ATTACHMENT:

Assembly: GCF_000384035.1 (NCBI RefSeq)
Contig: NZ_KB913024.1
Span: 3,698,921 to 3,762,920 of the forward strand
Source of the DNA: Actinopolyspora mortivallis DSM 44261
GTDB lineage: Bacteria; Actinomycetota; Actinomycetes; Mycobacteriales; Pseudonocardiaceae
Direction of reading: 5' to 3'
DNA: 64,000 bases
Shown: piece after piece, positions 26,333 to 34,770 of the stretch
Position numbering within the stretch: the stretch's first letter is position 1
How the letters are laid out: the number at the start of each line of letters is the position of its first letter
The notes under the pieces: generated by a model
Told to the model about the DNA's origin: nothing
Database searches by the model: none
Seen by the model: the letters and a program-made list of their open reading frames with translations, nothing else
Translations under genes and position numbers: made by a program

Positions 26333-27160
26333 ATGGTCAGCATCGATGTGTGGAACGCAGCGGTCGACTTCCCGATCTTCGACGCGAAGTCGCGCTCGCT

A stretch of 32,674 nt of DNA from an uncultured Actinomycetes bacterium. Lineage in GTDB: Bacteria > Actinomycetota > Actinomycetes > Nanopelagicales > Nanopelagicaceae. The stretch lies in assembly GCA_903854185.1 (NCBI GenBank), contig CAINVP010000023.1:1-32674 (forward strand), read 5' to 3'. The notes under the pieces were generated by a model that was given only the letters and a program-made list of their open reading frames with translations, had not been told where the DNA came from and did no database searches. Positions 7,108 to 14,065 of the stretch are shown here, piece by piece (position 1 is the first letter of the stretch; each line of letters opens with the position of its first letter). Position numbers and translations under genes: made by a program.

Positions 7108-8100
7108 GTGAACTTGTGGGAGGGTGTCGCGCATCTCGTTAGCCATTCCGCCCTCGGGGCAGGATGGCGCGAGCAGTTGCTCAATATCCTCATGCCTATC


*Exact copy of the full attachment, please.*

Assembly: GCF_000384035.1 (NCBI RefSeq)
Contig: NZ_KB913024.1
Span: 3,698,921 to 3,762,920 of the forward strand
Source of the DNA: Actinopolyspora mortivallis DSM 44261
GTDB lineage: Bacteria; Actinomycetota; Actinomycetes; Mycobacteriales; Pseudonocardiaceae
Direction of reading: 5' to 3'
DNA: 64,000 bases
Shown: piece after piece, positions 26,333 to 34,770 of the stretch
Position numbering within the stretch: the stretch's first letter is position 1
How the letters are laid out: the number at the start of each line of letters is the position of its first letter
The notes under the pieces: generated by a model
Told to the model about the DNA's origin: nothing
Database searches by the model: none
Seen by the model: the letters and a program-made list of their open reading frames with translations, nothing else
Translations under genes and position numbers: made by a program

Positions 26333-27160
26333 ATGGTCAGCATCGATGTGTGGAACGCAGCGGTCGACTTCCCGATCTTCGACGCGAAGTCGCGCTCGCT

A stretch of 32,674 nt of DNA from an uncultured Actinomycetes bacterium. Lineage in GTDB: Bacteria > Actinomycetota > Actinomycetes > Nanopelagicales > Nanopelagicaceae. The stretch lies in assembly GCA_903854185.1 (NCBI GenBank), contig CAINVP010000023.1:1-32674 (forward strand), read 5' to 3'. The notes under the pieces were generated by a model that was given only the letters and a program-made list of their open reading frames with translations, had not been told where the DNA came from and did no database searches. Positions 7,108 to 14,065 of the stretch are shown here, piece by piece (position 1 is the first letter of the stretch; each line of letters opens with the position of its first letter). Position numbers and translations under genes: made by a program.

Positions 7108-8100
7108 GTGAACTTGTGGGAGGGTGTCGCGCATCTCGTTAGCCATTCCGCCCTCGGGGCAGGATGGCGCGAGCAGTTGCTCAATATCCTCATGCCTATC